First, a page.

Cyber attacks have gotten so bad that just over half of U.S. businesses have reported one over the past year, and a large majority of those targeted spent substantial money to investigate and respond, according to a new study from specialty property insurer Hartford Steam Boiler.

The findings in the study, conducted for Munich Re-owned HSB by Zogby Analytics, underscore the ever-escalating costs many businesses are facing due to cyber breaches that are becoming ubiquitous, as well as the challenges insurers face in addressing those risks for companies of all sizes.

About 61 percent of companies said they purchased or boosted their level of cyber insurance coverage over the last year, according to the HSB/Zogby survey of 403 C-level and other senior executives in the U.S. Of those who bought cover or added more, approximately 56 percent said they snatched up cyber insurance for the first time.

Timothy Zeilman, vice president for HSB (which is among carriers that offer cyber insurance), said that businesses revealed not just that they were facing more cyber attacks and related costs but that they’re getting “more anxious about protecting their data.”

“Data is what drives a business, and the loss or corruption of information can be devastating,” Zeilman said in prepared remarks.

Among the HSB/Zogby findings:

  • 53 percent of U.S. businesses dealt with a cyber attack in the past year.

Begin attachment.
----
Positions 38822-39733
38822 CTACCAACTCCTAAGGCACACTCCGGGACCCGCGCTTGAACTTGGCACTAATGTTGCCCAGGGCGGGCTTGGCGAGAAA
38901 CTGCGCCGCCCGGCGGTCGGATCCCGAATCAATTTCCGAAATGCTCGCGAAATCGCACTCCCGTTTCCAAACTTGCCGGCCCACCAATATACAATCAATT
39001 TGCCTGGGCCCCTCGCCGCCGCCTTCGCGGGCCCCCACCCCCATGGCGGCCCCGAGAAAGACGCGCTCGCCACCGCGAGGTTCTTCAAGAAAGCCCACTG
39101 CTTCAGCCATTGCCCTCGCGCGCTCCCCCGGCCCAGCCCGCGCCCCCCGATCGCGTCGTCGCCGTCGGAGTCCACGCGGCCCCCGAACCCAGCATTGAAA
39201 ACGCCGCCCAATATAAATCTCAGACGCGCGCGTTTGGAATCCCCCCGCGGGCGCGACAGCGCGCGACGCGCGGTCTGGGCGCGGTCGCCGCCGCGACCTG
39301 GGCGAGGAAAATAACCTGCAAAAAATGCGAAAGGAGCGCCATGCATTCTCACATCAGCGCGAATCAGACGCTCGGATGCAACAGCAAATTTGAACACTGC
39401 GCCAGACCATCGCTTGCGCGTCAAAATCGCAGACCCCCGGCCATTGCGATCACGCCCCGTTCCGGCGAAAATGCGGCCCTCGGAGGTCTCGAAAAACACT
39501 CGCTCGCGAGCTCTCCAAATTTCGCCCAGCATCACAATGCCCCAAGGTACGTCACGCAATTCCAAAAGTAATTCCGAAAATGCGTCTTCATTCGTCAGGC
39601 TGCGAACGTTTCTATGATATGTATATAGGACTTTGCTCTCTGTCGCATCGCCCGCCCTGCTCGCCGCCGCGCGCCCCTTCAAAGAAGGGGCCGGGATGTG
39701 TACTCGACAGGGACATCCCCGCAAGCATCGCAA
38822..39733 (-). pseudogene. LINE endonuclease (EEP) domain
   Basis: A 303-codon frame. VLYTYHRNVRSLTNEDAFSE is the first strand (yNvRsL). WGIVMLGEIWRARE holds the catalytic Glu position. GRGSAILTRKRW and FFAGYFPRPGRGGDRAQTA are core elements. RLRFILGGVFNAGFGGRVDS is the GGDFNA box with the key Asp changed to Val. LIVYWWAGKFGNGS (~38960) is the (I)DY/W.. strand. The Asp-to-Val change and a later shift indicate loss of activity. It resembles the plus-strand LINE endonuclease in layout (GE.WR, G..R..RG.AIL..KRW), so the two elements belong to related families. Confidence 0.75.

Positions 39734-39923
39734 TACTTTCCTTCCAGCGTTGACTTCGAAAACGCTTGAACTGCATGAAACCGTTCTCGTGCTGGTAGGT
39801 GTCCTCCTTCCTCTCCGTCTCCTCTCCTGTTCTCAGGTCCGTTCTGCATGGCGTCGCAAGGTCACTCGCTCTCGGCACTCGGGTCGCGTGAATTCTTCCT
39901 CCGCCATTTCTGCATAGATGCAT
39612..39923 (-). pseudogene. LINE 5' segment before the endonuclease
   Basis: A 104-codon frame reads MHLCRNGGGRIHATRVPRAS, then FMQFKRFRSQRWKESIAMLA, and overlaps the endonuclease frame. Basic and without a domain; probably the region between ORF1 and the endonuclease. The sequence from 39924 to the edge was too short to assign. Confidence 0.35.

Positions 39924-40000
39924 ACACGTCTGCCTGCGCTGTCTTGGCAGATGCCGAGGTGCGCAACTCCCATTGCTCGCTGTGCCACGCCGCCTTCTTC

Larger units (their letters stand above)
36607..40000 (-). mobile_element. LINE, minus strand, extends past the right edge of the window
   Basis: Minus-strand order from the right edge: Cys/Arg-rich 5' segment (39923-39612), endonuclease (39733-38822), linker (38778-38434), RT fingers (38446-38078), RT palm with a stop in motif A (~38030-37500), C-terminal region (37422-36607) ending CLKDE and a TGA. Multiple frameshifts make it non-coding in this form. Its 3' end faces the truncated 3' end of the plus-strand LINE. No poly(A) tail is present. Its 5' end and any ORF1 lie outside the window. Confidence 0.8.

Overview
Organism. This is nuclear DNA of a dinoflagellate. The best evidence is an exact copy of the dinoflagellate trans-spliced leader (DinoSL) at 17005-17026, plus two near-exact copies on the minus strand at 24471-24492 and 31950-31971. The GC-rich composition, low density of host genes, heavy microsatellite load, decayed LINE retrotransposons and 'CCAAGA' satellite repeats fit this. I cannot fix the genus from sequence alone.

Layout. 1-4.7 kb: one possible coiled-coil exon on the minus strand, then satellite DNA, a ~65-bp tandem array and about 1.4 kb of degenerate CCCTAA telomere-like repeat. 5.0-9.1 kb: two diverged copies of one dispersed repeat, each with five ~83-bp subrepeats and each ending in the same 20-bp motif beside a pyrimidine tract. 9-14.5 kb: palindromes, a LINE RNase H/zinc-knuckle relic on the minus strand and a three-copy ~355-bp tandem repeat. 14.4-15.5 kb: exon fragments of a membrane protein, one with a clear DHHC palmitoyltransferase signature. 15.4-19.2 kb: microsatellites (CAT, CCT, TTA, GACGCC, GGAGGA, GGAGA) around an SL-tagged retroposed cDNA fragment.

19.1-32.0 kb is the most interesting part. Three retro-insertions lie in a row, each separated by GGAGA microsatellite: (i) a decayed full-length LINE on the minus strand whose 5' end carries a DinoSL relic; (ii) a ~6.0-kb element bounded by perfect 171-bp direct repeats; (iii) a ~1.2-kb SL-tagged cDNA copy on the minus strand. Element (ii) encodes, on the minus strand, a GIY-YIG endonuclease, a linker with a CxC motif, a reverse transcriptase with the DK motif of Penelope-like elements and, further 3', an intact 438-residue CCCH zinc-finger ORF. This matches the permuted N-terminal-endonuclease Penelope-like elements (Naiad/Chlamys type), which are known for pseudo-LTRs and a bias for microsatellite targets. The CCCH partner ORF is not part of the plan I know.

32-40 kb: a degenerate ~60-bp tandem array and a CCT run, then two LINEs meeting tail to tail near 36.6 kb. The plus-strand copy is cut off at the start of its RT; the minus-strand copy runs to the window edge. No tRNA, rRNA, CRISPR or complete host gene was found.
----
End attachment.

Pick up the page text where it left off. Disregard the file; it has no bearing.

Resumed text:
• Of the businesses that faced a cyber attack, 72 percent spent more than $5,000 to investigate each breach, restore or replace software and hardware, and deal with other related issues.
  • 38 percent of the hacked businesses spent more than $50,000 to respond, and 10 percent forked over between $10,000 and $250,000. About 7 percent of attacked businesses in the survey said they spent more than $250,000 to respond to a cyber attack.
  • Seven out of 10 executives said they were worried they’d see their data destroyed if a cyber attack struck.
  • When a cyber attack actually hit, 60 percent said they lost data. Another 55 percent reported post-cyber attack problems with business interruption.
  • The most common cyber attack involved malware, for 53 percent of respondents. Viruses were second, at 51 percent. But denial of service attacks, ransomware and cyber extortion also hit a sizable minority of respondents.

The survey involved businesses and institutions that generated revenue under $5 million all the way to more than $200 million. HSB/Zogby reported a margin of error of plus or minus 5 percentage points. CEOs, chief information officers, chief technology officers, chief financial officers, chief operating officers and other senior executives participated.

Source: Hartford Steam Boiler/Zogby Analytics